Suit problem forces early end to station spacewalk
BY WILLIAM HARWOOD
STORY WRITTEN FOR CBS NEWS "SPACE PLACE" & USED WITH PERMISSION
Posted: February 26, 2004

The cooling system in cosmonaut Alexander Kaleri's spacesuit malfunctioned during a planned five-and-a-half-hour spacewalk today, forcing flight director Vladimir Solovyev to order an early end to the excursion.

"I have rain inside the helmet," Kaleri told Russian flight controllers shortly after 7 p.m. "I have water inside the visor."

"How much water? Could you estimate?" a controller asked.

"Well, quite some amount, a significant amount," Kaleri said. "It felt like rain."

Telemetry indicated a malfunction in Kaleri's sublimator, a device used to prevent water from condensing inside the suit. He recycled power, but the cooling system did not recover and Solovyev ordered Kaleri and Michael Foale to return to the station's Pirs airlock module.

"Everything had been proceeding by the book and on schedule until about 40 minutes ago when Alexander Kaleri reported that a couple of drops of water had formed on the inside of his visor and that his suit temperature was increasing slightly as well, not to a particularly uncomfortable level but to the point where additional humidity was beginning to form within the suit and within his visor," said NASA spokesman Rob Navias.

"Russian flight controllers are indicating an apparent failure of a sublimator cooling device, which maintains cooling and regulates humidity within the suit itself."

Foale and Kaleri had completed all but two of their planned tasks, swapping out experiment packages and mounting an instrumented dummy torso on the station's hull to measure the radiation environment faced by spacewalking astronauts. They were heading toward the aft of the Zvezda service module to swap out another experiment package and to relocate reflectors needed for future dockings by European supply ships when the EVA was called off.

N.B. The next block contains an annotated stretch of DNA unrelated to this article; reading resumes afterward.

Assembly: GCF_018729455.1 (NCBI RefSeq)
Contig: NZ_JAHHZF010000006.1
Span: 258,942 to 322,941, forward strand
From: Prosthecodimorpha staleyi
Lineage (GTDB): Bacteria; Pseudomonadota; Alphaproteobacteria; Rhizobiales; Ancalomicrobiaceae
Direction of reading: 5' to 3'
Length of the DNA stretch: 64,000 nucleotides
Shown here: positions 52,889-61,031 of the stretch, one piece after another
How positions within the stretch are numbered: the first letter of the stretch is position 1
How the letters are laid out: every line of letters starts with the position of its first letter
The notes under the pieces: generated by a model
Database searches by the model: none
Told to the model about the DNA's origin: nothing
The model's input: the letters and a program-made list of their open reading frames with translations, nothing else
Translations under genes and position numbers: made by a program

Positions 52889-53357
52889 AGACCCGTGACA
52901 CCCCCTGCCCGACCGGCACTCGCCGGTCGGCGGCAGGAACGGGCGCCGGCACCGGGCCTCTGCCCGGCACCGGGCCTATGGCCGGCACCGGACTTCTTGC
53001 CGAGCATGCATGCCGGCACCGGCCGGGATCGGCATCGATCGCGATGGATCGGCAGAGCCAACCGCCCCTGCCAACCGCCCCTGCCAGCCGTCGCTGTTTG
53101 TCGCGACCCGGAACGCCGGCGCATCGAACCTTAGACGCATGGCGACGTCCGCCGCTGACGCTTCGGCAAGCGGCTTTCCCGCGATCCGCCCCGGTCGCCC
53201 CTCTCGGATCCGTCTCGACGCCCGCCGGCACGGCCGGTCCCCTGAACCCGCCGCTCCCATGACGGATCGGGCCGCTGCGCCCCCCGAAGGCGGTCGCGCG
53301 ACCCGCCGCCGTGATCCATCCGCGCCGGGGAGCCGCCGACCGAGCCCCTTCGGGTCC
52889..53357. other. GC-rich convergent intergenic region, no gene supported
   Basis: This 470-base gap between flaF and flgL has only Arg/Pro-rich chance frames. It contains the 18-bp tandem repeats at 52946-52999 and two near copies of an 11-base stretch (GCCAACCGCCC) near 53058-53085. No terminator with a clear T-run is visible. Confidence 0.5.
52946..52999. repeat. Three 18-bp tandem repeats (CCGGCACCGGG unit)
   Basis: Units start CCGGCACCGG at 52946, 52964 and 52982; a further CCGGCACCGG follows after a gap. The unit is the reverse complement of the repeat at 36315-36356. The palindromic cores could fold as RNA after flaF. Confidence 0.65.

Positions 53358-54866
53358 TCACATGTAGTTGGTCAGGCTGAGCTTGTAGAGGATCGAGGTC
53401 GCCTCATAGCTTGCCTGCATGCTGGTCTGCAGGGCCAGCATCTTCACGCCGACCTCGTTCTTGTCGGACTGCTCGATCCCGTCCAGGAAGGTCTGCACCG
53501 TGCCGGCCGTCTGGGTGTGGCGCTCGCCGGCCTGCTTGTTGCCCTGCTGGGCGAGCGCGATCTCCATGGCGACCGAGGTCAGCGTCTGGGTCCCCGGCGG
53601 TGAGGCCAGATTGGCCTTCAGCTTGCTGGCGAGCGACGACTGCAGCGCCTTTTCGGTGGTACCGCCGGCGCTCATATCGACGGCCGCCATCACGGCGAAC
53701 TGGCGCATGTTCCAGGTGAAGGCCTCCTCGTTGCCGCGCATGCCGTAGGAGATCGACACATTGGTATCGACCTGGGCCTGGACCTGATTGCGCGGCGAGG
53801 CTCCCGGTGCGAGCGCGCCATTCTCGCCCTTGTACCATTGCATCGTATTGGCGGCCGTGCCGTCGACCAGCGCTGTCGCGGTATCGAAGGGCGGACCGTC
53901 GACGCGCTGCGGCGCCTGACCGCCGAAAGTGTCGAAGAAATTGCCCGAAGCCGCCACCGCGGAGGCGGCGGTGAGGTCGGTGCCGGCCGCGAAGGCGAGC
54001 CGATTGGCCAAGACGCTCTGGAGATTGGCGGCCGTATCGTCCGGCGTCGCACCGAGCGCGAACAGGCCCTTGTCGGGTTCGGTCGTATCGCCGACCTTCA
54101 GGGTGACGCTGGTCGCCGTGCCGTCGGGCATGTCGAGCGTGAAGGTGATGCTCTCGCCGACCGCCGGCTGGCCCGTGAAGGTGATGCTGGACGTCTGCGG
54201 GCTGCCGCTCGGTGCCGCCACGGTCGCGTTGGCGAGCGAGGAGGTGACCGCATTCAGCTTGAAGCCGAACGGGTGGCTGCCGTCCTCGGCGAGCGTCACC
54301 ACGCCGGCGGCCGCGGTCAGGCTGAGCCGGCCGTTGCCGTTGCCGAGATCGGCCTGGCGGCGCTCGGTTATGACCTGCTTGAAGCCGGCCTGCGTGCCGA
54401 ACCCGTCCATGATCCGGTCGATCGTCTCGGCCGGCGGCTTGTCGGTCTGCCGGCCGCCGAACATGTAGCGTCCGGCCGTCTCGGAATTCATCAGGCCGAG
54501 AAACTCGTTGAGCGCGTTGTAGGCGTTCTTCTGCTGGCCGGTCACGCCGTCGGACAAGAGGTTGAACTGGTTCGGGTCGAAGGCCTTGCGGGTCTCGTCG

The spacewalk began at 4:17 p.m. EST and officially ended at 8:12 p.m., for a duration of three hours and 55 minutes. Thirty eight NASA astronauts, eight cosmonauts, one Frenchman and one Canadian have now logged 322 hours and 32 minutes of spacewalk time building and maintaining the international space station in 52 excursions. The most recent was April 8, 2003.

Today's spacewalk left the space station vacant in the first such outing since crew sizes were reduced in the wake of the Columbia shuttle disaster.

Foale and Kaleri, known by his nickname "Sasha," have seven earlier spacewalks to their credit.

"Sasha and I have both performed spacewalks before, on previous flights, and I have also done a spacewalk in a Russian suit on board the space station Mir," Foale said last month. Today's spacewalk is, "in our minds, anyway, pretty much a routine or regular, if any spacewalk can be, EVA to replace some science experiments from Japan and from Europe and Russia on the outside surface of the service module and to bring in some experiments that were placed out there already by previous crews for return to Earth eventually.

"This EVA is different for the international space station ... because we will not have a third person on board the space station watching over the station systems while Sasha and I are outside in our suits," he said. "But really, my take on this is not one of alarm but one of this is something we all must get used to. Just as the Apollo astronauts, when a pair of them would land on the lunar surface and venture out of their lunar module, many miles even on their rover, just the two of them in their suits with no one back in the lunar module, I think we will be in no different a situation. In fact, we will be in a much better and safer situation, less risky. To that extent, I feel we can conduct this EVA safely."

The station normally is staffed with three crew members, one of which remains inside during spacewalks to monitor station systems and to assist in case of problems that might affect the safety of the astronauts outside. But following the Columbia disaster last year, NASA and the Russian space agency were forced to reduce the station crew size to two until shuttles can resume flights.

Some at NASA initially questioned the wisdom of conducting spacewalks with just two station crew members, but those concerns were resolved last year. For their part, Russian cosmonauts routinely conducted such outings on the old Mir space station.

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